14. An apparatus for multiplying a first signal with a second signal to provide a multiplied signal, the apparatus comprising:
means for generating an n-bit signal corresponding to the first signal, the n-bit signal having n bits, each of the n bits having one of a first or a second value respectively corresponding to a first and a second logical value;
means for generating a modulated signal corresponding to the second signal, the modulated signal having one of a first or a second value respectively corresponding to a first and a second logical value;
means for generating the multiplied signal, coupled to the means for generating the first input signal and coupled to the means for generating the first one-bit signal, the multiplied signal being equal to the n-bit signal when the modulated signal has the first logical value, and the multiplied signal being equal to an inversion of the n-bit signal when the modulated signal is equal to the second logical value, wherein the inversion of the n-bit signal corresponds to the n-bit signal with each of the bits inverted from the first logical value to the second logical value or from the second logical value to the first logical value; and
means for filtering the multiplied signal to generate a filtered multiplied signal, the means for filtering being coupled to the means for generating the multiplied signal to receive the multiplied signal;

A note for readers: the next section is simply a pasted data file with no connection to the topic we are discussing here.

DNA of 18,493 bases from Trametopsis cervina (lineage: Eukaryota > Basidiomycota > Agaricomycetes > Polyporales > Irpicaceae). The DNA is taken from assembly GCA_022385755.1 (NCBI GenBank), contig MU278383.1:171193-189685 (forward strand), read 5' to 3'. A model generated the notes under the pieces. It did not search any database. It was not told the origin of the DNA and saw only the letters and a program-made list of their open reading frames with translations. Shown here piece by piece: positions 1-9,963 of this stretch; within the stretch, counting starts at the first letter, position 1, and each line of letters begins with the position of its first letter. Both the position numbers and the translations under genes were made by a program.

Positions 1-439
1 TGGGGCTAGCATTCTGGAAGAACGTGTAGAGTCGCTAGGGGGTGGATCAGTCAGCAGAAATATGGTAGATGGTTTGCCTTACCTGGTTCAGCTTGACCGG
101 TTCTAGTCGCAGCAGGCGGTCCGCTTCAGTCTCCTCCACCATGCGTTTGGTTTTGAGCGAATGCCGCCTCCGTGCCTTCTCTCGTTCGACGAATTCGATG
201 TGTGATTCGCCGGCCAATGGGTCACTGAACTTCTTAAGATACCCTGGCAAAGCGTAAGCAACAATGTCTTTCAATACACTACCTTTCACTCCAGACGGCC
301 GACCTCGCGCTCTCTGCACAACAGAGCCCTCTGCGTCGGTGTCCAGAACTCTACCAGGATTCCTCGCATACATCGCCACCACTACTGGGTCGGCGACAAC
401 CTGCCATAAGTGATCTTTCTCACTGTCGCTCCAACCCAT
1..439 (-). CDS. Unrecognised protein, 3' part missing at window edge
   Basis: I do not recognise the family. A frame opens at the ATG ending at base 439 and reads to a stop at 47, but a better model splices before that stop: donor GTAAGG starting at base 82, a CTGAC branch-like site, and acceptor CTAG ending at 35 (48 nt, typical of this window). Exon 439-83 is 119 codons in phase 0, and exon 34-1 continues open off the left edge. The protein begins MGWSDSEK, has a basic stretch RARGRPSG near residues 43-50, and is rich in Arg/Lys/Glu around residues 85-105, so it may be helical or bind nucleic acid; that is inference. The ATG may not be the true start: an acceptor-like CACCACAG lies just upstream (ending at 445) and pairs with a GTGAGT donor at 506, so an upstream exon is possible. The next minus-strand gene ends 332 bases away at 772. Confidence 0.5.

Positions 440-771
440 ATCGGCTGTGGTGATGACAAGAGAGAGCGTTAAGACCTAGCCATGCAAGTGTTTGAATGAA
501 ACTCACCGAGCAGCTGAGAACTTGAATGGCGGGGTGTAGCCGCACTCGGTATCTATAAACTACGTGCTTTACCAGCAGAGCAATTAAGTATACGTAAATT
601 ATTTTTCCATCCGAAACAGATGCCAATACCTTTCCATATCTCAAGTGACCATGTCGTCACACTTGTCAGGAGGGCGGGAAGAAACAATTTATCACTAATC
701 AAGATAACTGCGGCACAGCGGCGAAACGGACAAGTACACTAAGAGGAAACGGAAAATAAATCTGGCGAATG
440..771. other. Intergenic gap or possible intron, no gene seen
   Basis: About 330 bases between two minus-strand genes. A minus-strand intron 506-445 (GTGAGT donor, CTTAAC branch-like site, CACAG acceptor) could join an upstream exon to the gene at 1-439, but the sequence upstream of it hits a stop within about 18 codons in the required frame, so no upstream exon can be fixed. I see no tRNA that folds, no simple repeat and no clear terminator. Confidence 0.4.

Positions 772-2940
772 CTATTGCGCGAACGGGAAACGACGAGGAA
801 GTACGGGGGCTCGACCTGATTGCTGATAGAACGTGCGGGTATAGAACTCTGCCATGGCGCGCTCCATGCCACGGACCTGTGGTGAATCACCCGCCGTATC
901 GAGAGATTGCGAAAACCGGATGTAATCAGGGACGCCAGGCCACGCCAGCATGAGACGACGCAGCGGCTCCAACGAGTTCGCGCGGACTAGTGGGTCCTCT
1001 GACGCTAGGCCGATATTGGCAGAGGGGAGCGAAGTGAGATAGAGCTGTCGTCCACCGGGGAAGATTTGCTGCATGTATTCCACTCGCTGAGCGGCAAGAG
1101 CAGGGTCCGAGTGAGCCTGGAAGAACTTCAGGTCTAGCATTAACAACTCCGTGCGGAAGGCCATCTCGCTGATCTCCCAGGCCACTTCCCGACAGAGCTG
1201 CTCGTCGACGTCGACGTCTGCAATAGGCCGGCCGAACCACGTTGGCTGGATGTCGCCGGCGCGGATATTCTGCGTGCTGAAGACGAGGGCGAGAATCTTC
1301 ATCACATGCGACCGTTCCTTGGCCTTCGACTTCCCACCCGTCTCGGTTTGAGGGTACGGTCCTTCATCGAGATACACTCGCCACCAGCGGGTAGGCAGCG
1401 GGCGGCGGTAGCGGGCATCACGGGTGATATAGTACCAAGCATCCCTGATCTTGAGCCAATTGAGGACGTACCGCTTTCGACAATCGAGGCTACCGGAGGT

wherein the means for generating the n-bit signal includes:
means for generating a one-bit modulated signal corresponding to the first signal;
means for filtering the one-bit modulated signal to provide a filtered signal; and
means for sampling the filtered signal to generate the n-bit signal.
15. The apparatus of claim 14, wherein the means for sampling includes means for encoding the first n-bit signal using 1's complement numeric coding.
Description
FIELD OF THE INVENTION

The present invention relates generally to a method and apparatus for multiplying two signals, and more particularly to a method and apparatus for providing four quadrant multiplication of two time varying signals.

DISCUSSION OF THE RELATED ART

Prior art multipliers for providing four quadrant multiplication of two analog signals are well known. These prior art multipliers include analog multipliers and digital multipliers. One example of an analog four quadrant multiplier is the AD534, manufactured by Analog Devices, Incorporated, Norwood, Mass. Analog multipliers are typically less accurate than digital multipliers and, when used in AC power meter applications, may suffer from reduced linearity and DC offset errors.

Another example of an analog multiplier is disclosed in U.S. Pat. No. 3,953,795 to Brunner. The Brunner patent discloses a kilowatt-hour meter for an electrical power line. The kilowatt-hour meter includes a pulse-width amplitude modulation scheme for modulating a first signal, representative of a load voltage, by a second signal, representative of a load current, such that the average value of the resulting modulated signal is proportional to the product of the load current and the load voltage. The disclosed meter for generating the modulated signal is primarily an analog meter, and thus suffers from the aforementioned drawbacks of analog meters.

Digital multipliers have been used in digital decimation filters, wherein an n-bit impulse response of the digital decimation filter is multiplied by a one-bit output data stream of a sigma-delta modulator. One example of a data acquisition system using a digital decimation filter in this manner is disclosed in "An Oversampling Converter for Strain Gauge Transducers", by Donald A. Kerth and Douglas S. Piasecki in The IEEE Journal of Solid-State Circuits, Vol. 27, No. 12, Dec. 1992.